Iran vows to punish Israel for Syria air raid
Iran Press TV
Tue Apr 24, 2018 01:35PM
A senior Iranian official has pledged that the Islamic Republic will punish Israel for the recent airstrikes on Syria that killed over a dozen people, including seven Iranian military advisors.
The punishment of the aggressor is certain but the Islamic Republic of Iran would decide on the time, place and way of giving a response to this "act of evil", Secretary of Iran's Supreme National Security Council (SNSC) Ali Shamkhani told reporters on Tuesday before leaving Tehran to attend an international security conference in Russia's Sochi.
"When a regime assumes the right to violate another country's airspace in a planned move and also target forces fighting with terrorism, it should have definitely considered its consequences and retaliatory reactions," he said.
Russia's Defense Ministry said on April 9 that two Israeli F-15 warplanes carried out strikes from Lebanese air space on the T-4 air base on April 8.
"Two F-15 planes of the Israeli army hit the airbase between 03:25 am and 03:53 am Moscow time (0025 GMT and 0053 GMT) with the help of eight missiles controlled remotely from Lebanese territory, without entering Syrian air space," the ministry said.
The Syrian state media also reported that the deadly attack was carried out by Israeli warplanes.
"The Israeli attack on the T-4 airport was carried out with F-15 aircraft that fired several missiles from above Lebanese territory," a Syrian military source said.
Shamkhani further said, "The Islamic Republic of Iran has paid a considerable price in order to establish regional stability and fight against Takfiri terrorism. Therefore, it cannot remain indifferent to the worrying increase of destabilizing measures by the US, the Zionist regime (Israel) and some of their regional allies."
He once again reiterated that the Iranian military advisors are present in Syria upon a request by the Arab country's government with the purpose of countering the threat of terrorism and playing a decisive role in defeating terrorist groups in the region.
Iranian Foreign Ministry Spokesman Bahram Qassemi in April strongly condemned the Israeli regime's attack on an air base in the Syrian province of Homs, saying it was a blatant violation of international law which would strengthen terrorists.
"The Israeli regime's aggression against Syria is a breach of this country's national sovereignty and territorial integrity and runs counter to all international regulations and principles," Qassemi said."It only will further complicate the critical situation in Syria and regional equations."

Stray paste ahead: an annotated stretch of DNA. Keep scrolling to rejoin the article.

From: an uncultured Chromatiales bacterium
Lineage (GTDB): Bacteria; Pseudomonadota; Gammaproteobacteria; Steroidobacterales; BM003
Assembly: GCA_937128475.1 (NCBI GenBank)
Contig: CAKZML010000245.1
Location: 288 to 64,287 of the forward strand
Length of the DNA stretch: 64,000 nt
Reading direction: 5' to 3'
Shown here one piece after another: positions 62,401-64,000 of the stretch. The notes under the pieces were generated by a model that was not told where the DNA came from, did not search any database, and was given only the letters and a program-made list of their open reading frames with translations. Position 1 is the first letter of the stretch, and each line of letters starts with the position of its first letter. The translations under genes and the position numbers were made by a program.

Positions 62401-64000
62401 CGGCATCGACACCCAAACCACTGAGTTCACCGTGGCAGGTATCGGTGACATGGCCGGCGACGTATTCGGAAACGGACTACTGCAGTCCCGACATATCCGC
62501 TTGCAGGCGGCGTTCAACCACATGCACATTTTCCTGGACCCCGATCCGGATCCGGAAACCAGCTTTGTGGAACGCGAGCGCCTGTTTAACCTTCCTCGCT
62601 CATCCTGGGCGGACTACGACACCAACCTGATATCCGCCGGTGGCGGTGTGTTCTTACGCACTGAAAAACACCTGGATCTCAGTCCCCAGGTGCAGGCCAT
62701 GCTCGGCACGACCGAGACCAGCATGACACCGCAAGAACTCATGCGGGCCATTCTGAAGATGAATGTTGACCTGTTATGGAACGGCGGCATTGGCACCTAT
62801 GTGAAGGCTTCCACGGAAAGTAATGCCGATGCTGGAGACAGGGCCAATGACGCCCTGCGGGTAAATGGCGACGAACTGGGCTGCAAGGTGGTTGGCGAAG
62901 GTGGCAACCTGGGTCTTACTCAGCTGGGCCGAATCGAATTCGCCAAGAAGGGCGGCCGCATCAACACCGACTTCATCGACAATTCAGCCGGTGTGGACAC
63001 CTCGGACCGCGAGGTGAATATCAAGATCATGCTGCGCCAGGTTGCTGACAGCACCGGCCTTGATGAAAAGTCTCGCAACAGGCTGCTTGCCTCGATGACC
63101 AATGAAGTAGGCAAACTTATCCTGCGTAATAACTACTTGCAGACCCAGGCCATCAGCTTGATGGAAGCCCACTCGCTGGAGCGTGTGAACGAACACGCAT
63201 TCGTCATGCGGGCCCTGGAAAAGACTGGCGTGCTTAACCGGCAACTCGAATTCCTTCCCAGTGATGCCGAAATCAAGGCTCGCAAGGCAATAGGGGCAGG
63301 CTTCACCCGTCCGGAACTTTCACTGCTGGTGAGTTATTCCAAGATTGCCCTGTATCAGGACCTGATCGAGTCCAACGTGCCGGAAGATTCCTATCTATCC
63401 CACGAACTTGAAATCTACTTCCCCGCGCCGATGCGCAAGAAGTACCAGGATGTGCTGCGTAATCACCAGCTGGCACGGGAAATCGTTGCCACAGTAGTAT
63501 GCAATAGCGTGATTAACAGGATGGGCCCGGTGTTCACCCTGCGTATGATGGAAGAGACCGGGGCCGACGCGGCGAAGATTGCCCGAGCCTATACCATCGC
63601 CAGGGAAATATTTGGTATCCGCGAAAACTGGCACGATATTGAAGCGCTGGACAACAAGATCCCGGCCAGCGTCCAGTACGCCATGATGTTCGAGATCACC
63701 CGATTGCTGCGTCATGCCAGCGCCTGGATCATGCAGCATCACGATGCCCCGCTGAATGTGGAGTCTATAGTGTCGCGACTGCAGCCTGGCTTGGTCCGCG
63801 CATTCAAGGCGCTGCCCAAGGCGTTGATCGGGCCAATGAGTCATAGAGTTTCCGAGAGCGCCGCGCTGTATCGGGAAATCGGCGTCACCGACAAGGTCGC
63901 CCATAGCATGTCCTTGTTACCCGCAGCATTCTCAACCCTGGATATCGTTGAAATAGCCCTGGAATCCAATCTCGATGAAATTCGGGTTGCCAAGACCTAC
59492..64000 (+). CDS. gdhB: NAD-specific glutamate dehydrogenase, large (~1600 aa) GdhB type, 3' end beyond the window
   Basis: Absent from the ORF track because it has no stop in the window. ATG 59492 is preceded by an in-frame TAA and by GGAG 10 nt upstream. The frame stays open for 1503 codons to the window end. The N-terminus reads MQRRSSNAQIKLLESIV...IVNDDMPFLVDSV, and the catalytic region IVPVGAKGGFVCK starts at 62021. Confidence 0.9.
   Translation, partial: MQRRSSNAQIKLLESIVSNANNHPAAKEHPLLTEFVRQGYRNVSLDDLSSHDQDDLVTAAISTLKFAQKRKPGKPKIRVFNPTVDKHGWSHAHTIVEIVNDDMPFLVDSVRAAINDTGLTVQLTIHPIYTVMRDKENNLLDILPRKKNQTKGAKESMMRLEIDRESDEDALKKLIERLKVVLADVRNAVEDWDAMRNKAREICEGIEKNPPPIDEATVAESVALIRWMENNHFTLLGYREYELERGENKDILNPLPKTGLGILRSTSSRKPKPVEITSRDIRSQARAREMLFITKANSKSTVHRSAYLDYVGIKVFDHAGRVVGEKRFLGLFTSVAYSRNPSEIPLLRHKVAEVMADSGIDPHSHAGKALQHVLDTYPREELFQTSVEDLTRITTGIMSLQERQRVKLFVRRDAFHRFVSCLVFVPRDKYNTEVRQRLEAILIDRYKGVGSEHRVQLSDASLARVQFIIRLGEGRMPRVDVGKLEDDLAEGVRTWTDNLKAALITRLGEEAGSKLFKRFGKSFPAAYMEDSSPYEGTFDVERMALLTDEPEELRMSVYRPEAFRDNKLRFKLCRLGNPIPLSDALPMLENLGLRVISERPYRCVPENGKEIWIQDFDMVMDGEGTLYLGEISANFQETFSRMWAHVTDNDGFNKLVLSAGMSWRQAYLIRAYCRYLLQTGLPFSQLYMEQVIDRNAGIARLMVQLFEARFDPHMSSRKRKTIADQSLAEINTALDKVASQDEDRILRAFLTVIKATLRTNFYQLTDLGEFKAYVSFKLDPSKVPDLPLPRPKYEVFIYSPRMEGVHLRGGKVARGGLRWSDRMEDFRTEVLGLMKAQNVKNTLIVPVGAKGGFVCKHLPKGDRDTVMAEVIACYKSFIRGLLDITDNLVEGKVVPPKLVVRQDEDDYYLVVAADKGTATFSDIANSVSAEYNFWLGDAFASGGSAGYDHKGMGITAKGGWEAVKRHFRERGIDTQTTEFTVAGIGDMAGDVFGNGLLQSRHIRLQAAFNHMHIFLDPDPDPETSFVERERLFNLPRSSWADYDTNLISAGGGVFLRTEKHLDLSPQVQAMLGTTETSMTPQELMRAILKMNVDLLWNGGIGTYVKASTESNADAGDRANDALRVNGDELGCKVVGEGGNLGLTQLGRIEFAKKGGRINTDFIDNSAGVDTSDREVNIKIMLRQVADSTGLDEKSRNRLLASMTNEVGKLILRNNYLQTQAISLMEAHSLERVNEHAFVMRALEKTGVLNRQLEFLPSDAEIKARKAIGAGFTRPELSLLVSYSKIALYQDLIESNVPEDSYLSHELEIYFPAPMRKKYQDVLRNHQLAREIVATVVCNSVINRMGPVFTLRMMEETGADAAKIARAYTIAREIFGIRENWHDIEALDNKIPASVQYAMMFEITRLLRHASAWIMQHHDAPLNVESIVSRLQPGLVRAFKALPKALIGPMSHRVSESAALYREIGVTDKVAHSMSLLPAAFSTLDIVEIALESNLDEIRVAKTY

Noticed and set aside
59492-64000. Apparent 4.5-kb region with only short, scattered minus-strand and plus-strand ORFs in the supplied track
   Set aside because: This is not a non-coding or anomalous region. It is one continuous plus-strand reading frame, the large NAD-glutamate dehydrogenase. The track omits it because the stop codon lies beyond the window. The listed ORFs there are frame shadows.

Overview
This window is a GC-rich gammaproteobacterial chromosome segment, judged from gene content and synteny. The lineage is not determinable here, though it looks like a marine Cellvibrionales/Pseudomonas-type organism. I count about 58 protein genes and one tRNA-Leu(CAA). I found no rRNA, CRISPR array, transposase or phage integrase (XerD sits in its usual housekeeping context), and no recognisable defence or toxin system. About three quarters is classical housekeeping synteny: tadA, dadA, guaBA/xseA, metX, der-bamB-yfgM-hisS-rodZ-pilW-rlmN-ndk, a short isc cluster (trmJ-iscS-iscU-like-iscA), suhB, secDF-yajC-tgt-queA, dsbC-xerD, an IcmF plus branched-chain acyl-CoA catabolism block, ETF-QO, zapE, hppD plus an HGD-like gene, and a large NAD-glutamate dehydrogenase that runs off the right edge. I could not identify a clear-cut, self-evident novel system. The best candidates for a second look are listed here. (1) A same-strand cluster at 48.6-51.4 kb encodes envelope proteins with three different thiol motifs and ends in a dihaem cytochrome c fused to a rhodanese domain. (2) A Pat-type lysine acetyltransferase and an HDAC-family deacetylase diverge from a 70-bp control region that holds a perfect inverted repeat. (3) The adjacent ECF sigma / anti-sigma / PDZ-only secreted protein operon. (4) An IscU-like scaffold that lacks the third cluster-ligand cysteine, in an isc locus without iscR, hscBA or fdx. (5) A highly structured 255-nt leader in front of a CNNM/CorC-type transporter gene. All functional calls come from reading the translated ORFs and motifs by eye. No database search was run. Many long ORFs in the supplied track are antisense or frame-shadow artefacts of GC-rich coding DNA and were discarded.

Iran might withdraw from NPT if nuclear deal scrapped
Shamkhani further said Iran might quit the Non-Proliferation Treaty (NPT) if US President Donald Trump scraps a multilateral nuclear agreement Tehran signed with the P5+1 group of countries in 2015.
"The NPT has foreseen the right for all members to quit if their interests are threatened," the SNSC secretary added.
He emphasized that there is no reason for a country to remain committed to an international treaty when it becomes invalid by illegal approaches of other countries.
The senior Iranian official said international agreements are mainly aimed at establishing stability and security in the international community and preventing unilateral measures by so-called powerful countries.
He noted that "comprehensive instructions" have been given to the Atomic Energy Organization of Iran which would be implemented at an appropriate time.
Trump is a stern critic of the nuclear deal, officially known as the Joint Comprehensive Plan of Action (JCPOA), reached between Iran and the five permanent members of the UN Security Council -- the United States, France, Britain, China, Russia - plus Germany in 2015.
Under the agreement, nuclear-related sanctions put in place against Iran were lifted in exchange for curbs on Tehran's nuclear program.
He has repeatedly described the JCPOA, which was negotiated under his predecessor, Barack Obama, as "the worst and most one-sided transaction Washington has ever entered into" and threatened to tear it up.
In January, the US president decided to stick with the JCPOA, but gave the European signatories a May 12 deadline to "fix the terrible flaws" of the accord or he would withdraw Washington from the deal.
Other P5+1 parties to the agreement have all criticized Trump's hostile views, saying the deal is sound and has proven to be functioning. Iran also says it will not accept any change to the agreement.
Iranian Foreign Minister Mohammad Javad Zarif said in a post on his official Twitter account on Monday that the European signatories to the nuclear agreement should convince the US president not to pull out of the deal, because there is no "Plan B" for it.
"It's either all or nothing. European leaders should encourage President Trump not just to stay in the nuclear deal, but more importantly to begin implementing his part of the bargain in good faith," Zarif said.
Iran's nuclear chief said on Saturday the Islamic Republic's response readiness would "startle" the United States should it decide to pull out of the JCPOA.
"We hope that the other side makes a wise decision and avoids carrying out an action that would cause a nuisance for itself and others," Head of the Atomic Energy Organization of Iran (IAEA) Ali Akbar Salehi told reporters.
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